Although most people, policy makers and media, are not talking about people with disabilities, we’re acutely aware of the disparate ways that both the right and the left are fine with policies that will clearly lead to our premature deaths, along with the millions of seniors who depend on Medicaid to supplement Medicare.
On the national scene, the American Health Care Act (an oxymoron if ever there was one) threatens coverage of the care we need to survive, be as healthy as possible, and live in our own homes, not nursing homes. As Bruce Darling, CEO of the Center for Disability Rights, wrote in an op-ed entitled Disabled New Yorkers will lose their independence, suffer and die:
Medicaid pays for a wide range of services and supports for disabled individuals and seniors:
- The community habilitation worker who takes developmentally disabled individuals to the grocery store;
- The attendant that supports an elderly woman staying in her home;
- The custom wheelchair and speech-board — like those used by Stephen Hawking — that makes college and employment possible for a young woman with muscular dystrophy;
- The ventilator used by the young man who became a quadriplegic on the football field.
Scores of disability activists protested the bill and closed down the U.S. Capitol rotunda yesterday, with 54 arrested by police, including Not Dead Yet’s Anita Cameron. It took this loud and strong action to get at least some attention paid to the mass devastation inherent in AHCA. Here are some examples of press taking notice:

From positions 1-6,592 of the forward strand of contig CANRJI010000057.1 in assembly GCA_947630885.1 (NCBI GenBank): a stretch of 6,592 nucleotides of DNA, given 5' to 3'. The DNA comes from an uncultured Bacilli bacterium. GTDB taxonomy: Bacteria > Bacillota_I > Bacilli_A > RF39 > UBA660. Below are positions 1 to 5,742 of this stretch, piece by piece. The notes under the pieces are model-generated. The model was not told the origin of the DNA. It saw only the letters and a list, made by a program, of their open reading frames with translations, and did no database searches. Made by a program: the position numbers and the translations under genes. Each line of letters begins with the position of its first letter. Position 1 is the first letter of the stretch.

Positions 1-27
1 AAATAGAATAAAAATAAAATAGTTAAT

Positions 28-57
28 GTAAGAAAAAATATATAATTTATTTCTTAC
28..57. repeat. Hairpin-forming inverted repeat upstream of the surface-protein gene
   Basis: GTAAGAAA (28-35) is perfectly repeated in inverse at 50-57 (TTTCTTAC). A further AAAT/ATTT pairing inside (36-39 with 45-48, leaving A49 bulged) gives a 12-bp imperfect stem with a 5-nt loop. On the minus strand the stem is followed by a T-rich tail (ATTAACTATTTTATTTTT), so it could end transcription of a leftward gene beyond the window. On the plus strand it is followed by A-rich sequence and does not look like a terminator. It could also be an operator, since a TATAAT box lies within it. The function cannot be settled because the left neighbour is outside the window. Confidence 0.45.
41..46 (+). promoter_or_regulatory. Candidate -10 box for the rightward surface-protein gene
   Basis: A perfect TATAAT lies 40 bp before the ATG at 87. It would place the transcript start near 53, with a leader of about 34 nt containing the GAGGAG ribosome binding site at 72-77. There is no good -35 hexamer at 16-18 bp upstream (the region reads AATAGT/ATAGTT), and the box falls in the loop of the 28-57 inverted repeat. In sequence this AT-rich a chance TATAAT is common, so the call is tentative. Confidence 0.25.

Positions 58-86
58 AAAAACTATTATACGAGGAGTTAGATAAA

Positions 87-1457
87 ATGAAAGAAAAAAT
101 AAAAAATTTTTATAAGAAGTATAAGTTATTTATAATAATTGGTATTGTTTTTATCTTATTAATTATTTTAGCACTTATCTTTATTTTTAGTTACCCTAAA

- Washington Post: The Latest: Police arrest 54 during Capitol protest
- Roll Call: Disabled Protest Closes Rotunda
- AP/CNBC: moderate Dent to vote no on health bill
On the other side, we have physician assisted suicide bills moving forward in Hawaii, Maine and Nevada, with similar bills introduced in about a dozen other states. If any readers don’t think assisted suicide is relevant to disabled people, John Kelly sums it up nicely in his op-ed this week in the Santa Fe New Mexican concerning the NM assisted suicide bill SB 252:
Millions of people now face the prospect of losing health insurance if Congress repeals the Affordable Care Act. That will mean even less choice. SB 252 would have put depressed people with a serious health condition or disability at risk. . . .
We now have 25 years of reports from Oregon and Washington, which show that pain (which includes fear of pain) is the sixth-cited of seven “end-of-life concerns.” Oregon physicians report giving lethal drugs mainly due to psychosocial distress about disability, including dependence on other people (“losing autonomy,” 91 percent), grief over lost abilities (90 percent), loss of the respect of others (“loss of dignity,” 77 percent), needing help with incontinence (“losing control of bodily functions,” 47 percent) and believing that suicide would leave loved ones better off (“burden on family, friends/caregivers,” 42 percent).
What we disabled people see in legalizing assisted suicide is that some people receive suicide prevention, while others get suicide assistance, based on value judgments and prejudice. Instead, let’s make sure that people have the choice and support to live — and die — comfortably, at home, with pain controlled and dignity intact.
The New Mexico assisted suicide bill was defeated in a bipartisan vote that hopefully demonstrates a welcome insight on the issues.
Still, it feels like people with disabilities are stuck in a room between walls on the right and the left, closing in on us.